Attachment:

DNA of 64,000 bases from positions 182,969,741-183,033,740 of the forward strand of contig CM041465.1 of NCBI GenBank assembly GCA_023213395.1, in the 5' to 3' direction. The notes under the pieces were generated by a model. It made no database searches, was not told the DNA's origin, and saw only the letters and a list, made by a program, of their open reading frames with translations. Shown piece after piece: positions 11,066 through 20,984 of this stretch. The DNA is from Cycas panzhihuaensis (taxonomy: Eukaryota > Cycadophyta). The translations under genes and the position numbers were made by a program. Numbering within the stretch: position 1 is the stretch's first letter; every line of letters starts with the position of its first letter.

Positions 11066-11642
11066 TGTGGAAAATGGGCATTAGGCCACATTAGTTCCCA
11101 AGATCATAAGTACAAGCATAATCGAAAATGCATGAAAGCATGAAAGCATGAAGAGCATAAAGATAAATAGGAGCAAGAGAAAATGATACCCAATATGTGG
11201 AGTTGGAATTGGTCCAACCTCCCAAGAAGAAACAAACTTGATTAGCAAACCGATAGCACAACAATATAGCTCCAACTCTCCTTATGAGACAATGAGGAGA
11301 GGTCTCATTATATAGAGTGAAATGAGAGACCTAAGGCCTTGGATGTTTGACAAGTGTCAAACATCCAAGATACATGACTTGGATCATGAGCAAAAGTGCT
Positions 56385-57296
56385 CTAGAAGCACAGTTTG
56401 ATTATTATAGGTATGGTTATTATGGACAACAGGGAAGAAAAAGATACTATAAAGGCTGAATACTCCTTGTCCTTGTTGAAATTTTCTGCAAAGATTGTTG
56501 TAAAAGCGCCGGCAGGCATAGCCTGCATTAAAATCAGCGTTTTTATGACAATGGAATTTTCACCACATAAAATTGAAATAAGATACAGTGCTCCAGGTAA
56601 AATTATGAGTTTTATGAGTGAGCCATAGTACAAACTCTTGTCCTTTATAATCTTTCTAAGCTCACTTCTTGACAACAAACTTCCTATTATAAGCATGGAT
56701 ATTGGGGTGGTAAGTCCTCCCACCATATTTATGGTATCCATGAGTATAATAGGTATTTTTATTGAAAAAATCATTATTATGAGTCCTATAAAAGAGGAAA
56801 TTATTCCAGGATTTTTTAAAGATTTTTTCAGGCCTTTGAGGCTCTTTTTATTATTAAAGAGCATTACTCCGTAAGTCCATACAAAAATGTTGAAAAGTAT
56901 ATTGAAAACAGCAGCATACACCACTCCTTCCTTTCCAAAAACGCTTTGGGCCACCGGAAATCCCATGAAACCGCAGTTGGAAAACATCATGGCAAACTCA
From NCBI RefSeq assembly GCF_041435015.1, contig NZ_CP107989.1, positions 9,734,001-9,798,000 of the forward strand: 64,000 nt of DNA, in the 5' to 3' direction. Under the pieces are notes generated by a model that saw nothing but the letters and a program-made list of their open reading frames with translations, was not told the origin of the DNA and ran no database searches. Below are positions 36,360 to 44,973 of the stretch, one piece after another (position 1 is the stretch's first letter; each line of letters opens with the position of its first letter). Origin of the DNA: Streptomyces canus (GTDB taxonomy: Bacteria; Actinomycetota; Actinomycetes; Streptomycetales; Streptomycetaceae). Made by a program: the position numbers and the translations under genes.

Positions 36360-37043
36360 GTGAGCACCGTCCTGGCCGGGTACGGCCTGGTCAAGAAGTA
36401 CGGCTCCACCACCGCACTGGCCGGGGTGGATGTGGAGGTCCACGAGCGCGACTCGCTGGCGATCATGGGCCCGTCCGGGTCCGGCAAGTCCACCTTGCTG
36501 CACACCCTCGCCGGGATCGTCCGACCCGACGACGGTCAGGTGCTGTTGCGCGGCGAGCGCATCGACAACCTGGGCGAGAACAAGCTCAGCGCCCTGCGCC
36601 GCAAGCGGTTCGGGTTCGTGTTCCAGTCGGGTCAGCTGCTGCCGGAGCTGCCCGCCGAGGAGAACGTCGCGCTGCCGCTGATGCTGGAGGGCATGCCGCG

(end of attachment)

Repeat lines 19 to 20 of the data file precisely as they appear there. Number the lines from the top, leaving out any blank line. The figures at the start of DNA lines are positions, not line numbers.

36501 CACACCCTCGCCGGGATCGTCCGACCCGACGACGGTCAGGTGCTGTTGCGCGGCGAGCGCATCGACAACCTGGGCGAGAACAAGCTCAGCGCCCTGCGCC
36601 GCAAGCGGTTCGGGTTCGTGTTCCAGTCGGGTCAGCTGCTGCCGGAGCTGCCCGCCGAGGAGAACGTCGCGCTGCCGCTGATGCTGGAGGGCATGCCGCG